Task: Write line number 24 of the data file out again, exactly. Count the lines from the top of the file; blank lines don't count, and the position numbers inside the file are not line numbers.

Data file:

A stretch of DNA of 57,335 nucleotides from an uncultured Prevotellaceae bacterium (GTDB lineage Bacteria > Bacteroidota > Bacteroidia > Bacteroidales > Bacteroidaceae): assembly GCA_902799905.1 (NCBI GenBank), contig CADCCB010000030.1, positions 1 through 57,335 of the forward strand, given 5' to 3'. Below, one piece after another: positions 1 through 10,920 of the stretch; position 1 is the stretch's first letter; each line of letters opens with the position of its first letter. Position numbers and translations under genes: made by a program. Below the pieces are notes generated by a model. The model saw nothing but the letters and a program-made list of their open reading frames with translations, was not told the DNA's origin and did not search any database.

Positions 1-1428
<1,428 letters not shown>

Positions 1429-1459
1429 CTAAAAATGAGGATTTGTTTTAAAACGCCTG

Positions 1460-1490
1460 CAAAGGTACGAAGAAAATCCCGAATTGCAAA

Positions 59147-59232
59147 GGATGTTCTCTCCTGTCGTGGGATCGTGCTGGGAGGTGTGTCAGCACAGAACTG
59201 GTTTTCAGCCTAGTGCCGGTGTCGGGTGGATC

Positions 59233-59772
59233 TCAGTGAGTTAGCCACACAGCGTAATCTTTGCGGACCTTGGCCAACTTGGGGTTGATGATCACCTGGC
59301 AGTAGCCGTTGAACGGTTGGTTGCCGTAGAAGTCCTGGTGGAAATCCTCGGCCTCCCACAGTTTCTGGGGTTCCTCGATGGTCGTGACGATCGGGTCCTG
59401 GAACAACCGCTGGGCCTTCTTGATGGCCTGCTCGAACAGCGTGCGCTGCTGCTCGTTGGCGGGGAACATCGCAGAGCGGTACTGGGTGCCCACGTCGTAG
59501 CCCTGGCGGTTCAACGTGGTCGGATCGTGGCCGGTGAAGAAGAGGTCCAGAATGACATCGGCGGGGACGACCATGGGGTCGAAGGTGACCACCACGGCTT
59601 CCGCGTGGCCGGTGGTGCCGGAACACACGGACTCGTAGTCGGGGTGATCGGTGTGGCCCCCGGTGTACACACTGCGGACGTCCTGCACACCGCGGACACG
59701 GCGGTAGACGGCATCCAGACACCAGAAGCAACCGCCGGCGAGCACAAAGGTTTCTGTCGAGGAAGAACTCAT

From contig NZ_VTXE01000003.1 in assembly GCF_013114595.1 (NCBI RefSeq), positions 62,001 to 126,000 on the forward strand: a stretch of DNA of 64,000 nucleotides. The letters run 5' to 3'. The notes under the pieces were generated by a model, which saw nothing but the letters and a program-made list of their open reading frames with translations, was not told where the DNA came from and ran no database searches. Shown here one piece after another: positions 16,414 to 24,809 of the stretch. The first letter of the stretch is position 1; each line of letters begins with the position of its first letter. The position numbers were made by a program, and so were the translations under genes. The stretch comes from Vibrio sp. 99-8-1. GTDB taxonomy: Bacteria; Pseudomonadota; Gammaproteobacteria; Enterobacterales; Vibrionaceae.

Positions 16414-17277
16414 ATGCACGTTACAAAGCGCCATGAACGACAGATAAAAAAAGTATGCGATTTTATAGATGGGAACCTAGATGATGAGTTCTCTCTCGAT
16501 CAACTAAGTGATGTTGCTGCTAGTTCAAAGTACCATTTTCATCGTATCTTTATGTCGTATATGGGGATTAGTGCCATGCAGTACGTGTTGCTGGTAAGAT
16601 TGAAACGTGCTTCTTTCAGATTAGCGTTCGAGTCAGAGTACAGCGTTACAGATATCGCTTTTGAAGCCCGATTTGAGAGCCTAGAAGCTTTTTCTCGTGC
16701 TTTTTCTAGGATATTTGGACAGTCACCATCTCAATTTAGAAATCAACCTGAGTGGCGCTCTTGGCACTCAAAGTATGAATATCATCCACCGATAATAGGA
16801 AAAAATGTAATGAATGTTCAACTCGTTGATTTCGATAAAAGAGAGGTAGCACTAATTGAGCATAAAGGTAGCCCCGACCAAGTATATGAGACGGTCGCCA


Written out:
16801 AAAAATGTAATGAATGTTCAACTCGTTGATTTCGATAAAAGAGAGGTAGCACTAATTGAGCATAAAGGTAGCCCCGACCAAGTATATGAGACGGTCGCCA